Although the U.S. was found to be mostly compliant, the group said regulators needed to incorporate investment advisers into its cryptocurrency oversight, broaden regulation to all virtual asset service providers and prioritize its ongoing review of all fintech service providers on higher-risk firms.
Some groups worry, however, about the private sector getting too close to regulators who are responsible for reigning in corporate interests in an evolving sector such as cryptocurrency.
“Having an inside edge with an agency could be particularly beneficial to that corporation and detrimental to the public,” said Lisa Gilbert, executive vice president at Public Citizen, a nonprofit consumer advocacy organization.
“The cozier a regulated industry is with the agency that is supposed to regulate it, the less confidence we have that the rules are going to be shaped in a way that protects the public versus help that industry,” Ms. Gilbert said.
But since standard-setting can be a push-and-pull process between the public and private sectors, having people in the private sector who have worked at Treasury and care deeply about counter-illicit-finance can be useful, said Stuart Jones Jr., who served as a Treasury financial attaché at U.S. embassies in Afghanistan and the Gulf from 2008 to 2013.
“When you have people in the private sector that understand the way that the public sector thinks and why they think what they think, the chances of success, and getting to resolution and getting to a place where you can really move things forward, the odds are probably higher,” said Mr. Jones, who founded Sigma Ratings Inc. in 2017, a New York-based company that screens and gives risk ratings for counterparties.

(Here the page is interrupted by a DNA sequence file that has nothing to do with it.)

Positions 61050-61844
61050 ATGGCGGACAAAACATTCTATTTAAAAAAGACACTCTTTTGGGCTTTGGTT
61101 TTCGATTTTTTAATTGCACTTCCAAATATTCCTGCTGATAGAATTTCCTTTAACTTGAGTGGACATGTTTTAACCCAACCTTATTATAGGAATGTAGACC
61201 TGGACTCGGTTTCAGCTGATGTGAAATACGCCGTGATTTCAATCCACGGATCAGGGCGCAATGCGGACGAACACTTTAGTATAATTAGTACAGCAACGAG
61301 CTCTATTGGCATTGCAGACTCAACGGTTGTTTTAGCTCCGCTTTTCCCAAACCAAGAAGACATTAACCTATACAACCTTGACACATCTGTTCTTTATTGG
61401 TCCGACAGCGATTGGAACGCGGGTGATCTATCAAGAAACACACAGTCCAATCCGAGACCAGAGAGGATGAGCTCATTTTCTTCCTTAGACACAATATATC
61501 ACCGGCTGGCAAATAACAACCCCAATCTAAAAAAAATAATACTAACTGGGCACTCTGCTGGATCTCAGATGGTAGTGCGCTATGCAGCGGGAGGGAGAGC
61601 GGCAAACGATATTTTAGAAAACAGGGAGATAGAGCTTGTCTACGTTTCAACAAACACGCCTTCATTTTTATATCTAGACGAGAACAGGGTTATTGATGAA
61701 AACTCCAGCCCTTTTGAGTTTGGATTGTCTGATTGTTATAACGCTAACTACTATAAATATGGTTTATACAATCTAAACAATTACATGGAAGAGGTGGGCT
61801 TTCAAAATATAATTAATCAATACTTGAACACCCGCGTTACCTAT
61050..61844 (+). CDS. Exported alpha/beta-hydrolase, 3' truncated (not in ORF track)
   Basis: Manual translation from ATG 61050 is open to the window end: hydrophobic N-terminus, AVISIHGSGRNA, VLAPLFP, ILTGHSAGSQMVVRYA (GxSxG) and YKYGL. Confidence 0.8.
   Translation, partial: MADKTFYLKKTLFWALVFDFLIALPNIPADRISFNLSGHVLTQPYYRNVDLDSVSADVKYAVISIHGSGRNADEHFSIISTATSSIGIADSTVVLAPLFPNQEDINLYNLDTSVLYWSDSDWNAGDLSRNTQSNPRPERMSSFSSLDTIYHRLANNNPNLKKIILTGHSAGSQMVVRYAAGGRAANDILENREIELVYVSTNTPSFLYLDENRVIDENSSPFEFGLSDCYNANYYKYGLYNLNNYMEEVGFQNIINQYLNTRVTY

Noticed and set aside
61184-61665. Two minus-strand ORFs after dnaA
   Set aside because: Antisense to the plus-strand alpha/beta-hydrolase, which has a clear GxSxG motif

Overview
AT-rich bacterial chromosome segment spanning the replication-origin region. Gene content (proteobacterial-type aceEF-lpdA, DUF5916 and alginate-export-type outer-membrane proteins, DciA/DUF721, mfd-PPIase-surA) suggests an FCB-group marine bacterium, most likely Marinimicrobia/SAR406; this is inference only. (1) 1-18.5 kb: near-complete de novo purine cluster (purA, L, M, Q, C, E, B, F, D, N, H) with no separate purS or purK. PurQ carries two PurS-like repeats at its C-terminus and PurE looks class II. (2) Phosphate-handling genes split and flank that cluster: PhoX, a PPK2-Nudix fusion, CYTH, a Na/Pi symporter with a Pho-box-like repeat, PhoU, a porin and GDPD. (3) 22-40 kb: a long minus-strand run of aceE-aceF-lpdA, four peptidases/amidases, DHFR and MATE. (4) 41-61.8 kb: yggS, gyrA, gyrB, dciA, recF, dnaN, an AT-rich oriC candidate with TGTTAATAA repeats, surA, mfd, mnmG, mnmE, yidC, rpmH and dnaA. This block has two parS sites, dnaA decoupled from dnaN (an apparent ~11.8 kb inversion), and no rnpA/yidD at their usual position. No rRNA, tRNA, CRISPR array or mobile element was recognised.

Robert Werner, who previously served as the director of Treasury’s anti-money-laundering unit, the Financial Crimes Enforcement Network, joined Libra Association, an independent member organization working to develop the Libra payment system, as its general counsel last month. He brings decades of experience to the group from his time as a prosecutor and Treasury official and from roles at international banks.
The organization last month said Stuart Levey, previously the Treasury undersecretary for terrorism and financial intelligence during the George W. Bush and Obama administrations, would become its chief executive.
For Libra to be a success, the new payment infrastructure must abide by regulatory principles that are core to the traditional financial system. New financial technologies need financial crime veterans, Mr. Werner said.
“[They] need the experience of people who understand what can go wrong and perceive principles underlying existing regulations who can help them navigate those principles,” he said. “So that we don’t end up with the Wild West in payment systems; instead that we end up with sophisticated, efficient and effective payment systems that take advantage of technology while not compromising on the underlying regulatory principles.”
Write to Mengqi Sun at firstname.lastname@example.org and Ian Talley at email@example.com